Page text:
Recommended Product – Isopure Unflavored Whey Isolate Protein Powder

Isopure Unflavored Whey Isolate Protein Powder

It is 100% whey protein isolate, which contains only protein and lecithin for creating a creamy mouthfeel. Zero carbs, fats, no sweeteners or any other food additives! And it does not contain lactose, which makes it a perfect candidate for people with milk sugar intolerance.

A serving of this protein from a reputable brand contains 25 grams of protein and 100 calories. Yes, every calorie comes only from protein! This is one of the best proteins on the market for those looking for a concentrated source of protein with minimal calories! If you want to lose weight and enrich your diet with a portion of high-quality protein, this product may be just what you are looking for.

What Are The Calories In Ready-Made Protein Shakes?

If you don’t want to spend a single second making shakes and experimenting with flavors and ingredients, ready-to-drink protein beverages come in handy. It is one of the easiest and most convenient ways to add protein to your day, particularly if you’re on the go. One of the best offers we can recommend is Premier Protein. This is a winner of the American Masters of Taste Gold Medal for Superior Tasting ready-to-drink protein beverages.

Recommended Product – Premier Protein Shake

Premier Protein Shake

One drink contains 30 grams of high-quality protein, up to 5 grams of carbohydrates (depending on the flavor you choose), 3 grams of fat and 160 calories. In addition – up to 3 grams of dietary fiber, plus added blend of vitamins and minerals. A huge portion of calcium deserves special attention – as much as 650 mg!

This product does not contain a single gram of added sugar and gives you 13 flavors to choose from. You don’t have to waste time experimenting with ingredients, because the manufacturer has already created formulas with great flavors and texture!

FAQ

Are Protein Shakes Good for Weight Loss?

Yes, because during weight loss the need for protein increases. It helps preserve and even increase muscle mass, as well as maintain a feeling of satiety in conditions of a hypocaloric diet. A sufficient amount of protein in your meal plan will help reduce the risk of overeating and maintain consistency in nutrition.

Consistency with diet, minimizing muscle loss and maintaining a feeling of satiety are the key goals during weight loss!

Is 200 Calories a Lot for a Protein Shake?

If your goal is to increase the amount of protein on a weight loss diet, then 200 kcal may be too much. In order to add a portion of protein in a convenient form of a shake, but at the same time minimize the calorie content of the drink, it is better to mix it with water.

You can also choose to add water and skim (or plant-based) milk in a 50/50 ratio. Or mix with water, adding half a banana or half a glass of berries for better taste.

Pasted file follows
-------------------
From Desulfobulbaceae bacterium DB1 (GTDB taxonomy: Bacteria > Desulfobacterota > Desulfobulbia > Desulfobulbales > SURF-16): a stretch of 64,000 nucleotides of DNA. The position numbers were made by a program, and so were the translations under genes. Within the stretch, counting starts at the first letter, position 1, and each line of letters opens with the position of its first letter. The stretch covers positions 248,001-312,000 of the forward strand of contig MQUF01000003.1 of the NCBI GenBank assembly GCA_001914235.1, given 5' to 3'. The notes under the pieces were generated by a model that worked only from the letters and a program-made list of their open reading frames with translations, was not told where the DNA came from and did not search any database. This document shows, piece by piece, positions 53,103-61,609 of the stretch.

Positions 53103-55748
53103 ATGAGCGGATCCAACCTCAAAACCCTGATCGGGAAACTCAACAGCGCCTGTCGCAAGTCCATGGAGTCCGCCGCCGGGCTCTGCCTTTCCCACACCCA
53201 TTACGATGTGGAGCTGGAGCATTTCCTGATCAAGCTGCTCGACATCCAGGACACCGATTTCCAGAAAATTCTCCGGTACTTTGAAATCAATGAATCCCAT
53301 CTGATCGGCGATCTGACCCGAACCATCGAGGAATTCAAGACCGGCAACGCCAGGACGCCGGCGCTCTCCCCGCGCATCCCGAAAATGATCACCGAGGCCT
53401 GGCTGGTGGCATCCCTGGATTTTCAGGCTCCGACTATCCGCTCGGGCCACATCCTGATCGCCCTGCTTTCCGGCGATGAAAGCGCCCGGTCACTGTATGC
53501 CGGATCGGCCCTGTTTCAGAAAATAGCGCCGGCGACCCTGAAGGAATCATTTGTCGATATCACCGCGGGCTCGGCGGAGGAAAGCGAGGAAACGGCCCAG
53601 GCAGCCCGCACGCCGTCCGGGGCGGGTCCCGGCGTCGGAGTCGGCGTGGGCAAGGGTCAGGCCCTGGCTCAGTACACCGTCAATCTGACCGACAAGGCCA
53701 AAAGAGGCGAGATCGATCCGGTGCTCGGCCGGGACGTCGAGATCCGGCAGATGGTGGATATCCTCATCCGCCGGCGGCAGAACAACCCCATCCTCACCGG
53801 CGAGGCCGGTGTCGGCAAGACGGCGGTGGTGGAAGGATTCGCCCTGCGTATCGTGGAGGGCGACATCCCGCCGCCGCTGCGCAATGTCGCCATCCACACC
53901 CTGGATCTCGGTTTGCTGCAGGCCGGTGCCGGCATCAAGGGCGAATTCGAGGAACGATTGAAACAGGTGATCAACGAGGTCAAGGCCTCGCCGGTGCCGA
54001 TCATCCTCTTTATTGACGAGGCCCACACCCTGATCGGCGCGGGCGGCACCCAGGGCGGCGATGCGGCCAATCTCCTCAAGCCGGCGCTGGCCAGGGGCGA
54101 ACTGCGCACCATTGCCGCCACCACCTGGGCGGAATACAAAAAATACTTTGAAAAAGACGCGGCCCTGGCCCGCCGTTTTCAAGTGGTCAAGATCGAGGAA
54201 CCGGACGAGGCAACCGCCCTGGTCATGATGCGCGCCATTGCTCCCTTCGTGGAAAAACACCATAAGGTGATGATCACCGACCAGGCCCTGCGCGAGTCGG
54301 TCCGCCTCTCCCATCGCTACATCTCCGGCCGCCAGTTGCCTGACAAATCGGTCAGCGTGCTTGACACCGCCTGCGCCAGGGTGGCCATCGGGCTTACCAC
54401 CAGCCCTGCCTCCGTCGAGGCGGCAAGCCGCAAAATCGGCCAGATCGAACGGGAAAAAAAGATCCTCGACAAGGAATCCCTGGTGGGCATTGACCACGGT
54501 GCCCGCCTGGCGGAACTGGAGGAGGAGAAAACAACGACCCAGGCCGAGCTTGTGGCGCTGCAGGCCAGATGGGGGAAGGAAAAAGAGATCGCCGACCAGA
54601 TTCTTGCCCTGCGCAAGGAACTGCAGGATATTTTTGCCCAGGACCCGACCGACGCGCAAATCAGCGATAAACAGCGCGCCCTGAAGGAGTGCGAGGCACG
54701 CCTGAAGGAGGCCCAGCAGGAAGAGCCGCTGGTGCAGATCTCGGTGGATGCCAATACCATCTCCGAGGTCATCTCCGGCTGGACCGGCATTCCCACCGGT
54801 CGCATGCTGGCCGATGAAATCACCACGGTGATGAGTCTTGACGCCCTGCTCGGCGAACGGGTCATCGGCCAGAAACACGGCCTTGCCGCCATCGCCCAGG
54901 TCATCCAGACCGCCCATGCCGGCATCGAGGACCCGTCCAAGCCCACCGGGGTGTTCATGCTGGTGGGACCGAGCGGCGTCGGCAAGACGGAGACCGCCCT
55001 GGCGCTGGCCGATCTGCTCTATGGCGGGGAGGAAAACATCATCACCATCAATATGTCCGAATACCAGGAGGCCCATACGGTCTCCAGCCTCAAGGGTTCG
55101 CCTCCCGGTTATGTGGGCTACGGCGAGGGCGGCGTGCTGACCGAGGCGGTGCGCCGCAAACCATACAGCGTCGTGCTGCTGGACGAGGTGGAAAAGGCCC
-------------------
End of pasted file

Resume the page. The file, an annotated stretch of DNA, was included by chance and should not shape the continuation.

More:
Are 50 Grams of Protein Too Much for One Shake?

If you are comfortable eating 50 g of protein from one shake and you do not have digestive problems, then this is OK. The claim that we can only digest and absorb up to 30 grams of protein taken at one time is incorrect.

Conclusion

A high-protein shake can contain only 90 calories if the powder is mixed with water only. When adding milk, juice and/or other ingredients, the caloric content can be easily increased by 2-3 or more times.

When preparing a shake, pay attention to the calorie content and distribution of macronutrients in the powder itself, the liquid you add, as well as fruits and other ingredients.

Are there any other questions you would like to hear the answer to? Let’s continue in the comments.

Also read:

References:

  1. Whey Protein Isolate vs Concentrate: What’s The Difference? // HealthLine: https://www.healthline.com/nutrition/whey-protein-isolate-vs-concentrate
  2. Protein hydrolysates in sports nutrition // BioMedCentral: https://nutritionandmetabolism.biomedcentral.com/articles/10.1186/1743-7075-6-38
  3. Be Sugar Smart: Limiting Added Sugars Can Improve Health // Center for Disease: https://www.cdc.gov/nutrition/data-statistics/be-sugar-smart.html
  4. International Society of Sports Nutrition position stand: safety and efficacy of creatine supplementation in exercise, sport, and medicine // BioMedCentral: https://jissn.biomedcentral.com/articles/10.1186/s12970-017-0173-z#CR8
  5. How Much Protein Can You Eat In One Sitting? // Examine: https://examine.com/articles/how-much-protein-can-you-eat-in-one-sitting/

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Oleksandr Maksymenko

Author: Oleksandr Maksymenko
Certified Sports Nutritionist,
MSc Sports Dietetics

Experience: 7 years
Specializing in: Weight management, Fitness / Sports nutrition

Oleksandr is a professional fitness nutritionist certified by the Fitness Professional Association (FPA). He follows the principles of evidence-based dietetics and fosters a healthy relationship with food in his clients, ensuring there are no strict prohibitions on their favorite foods or frequent lapses. His primary goal is not only to achieve results for you but also to sustain them over the long term, all while enjoying tasty and delicious food.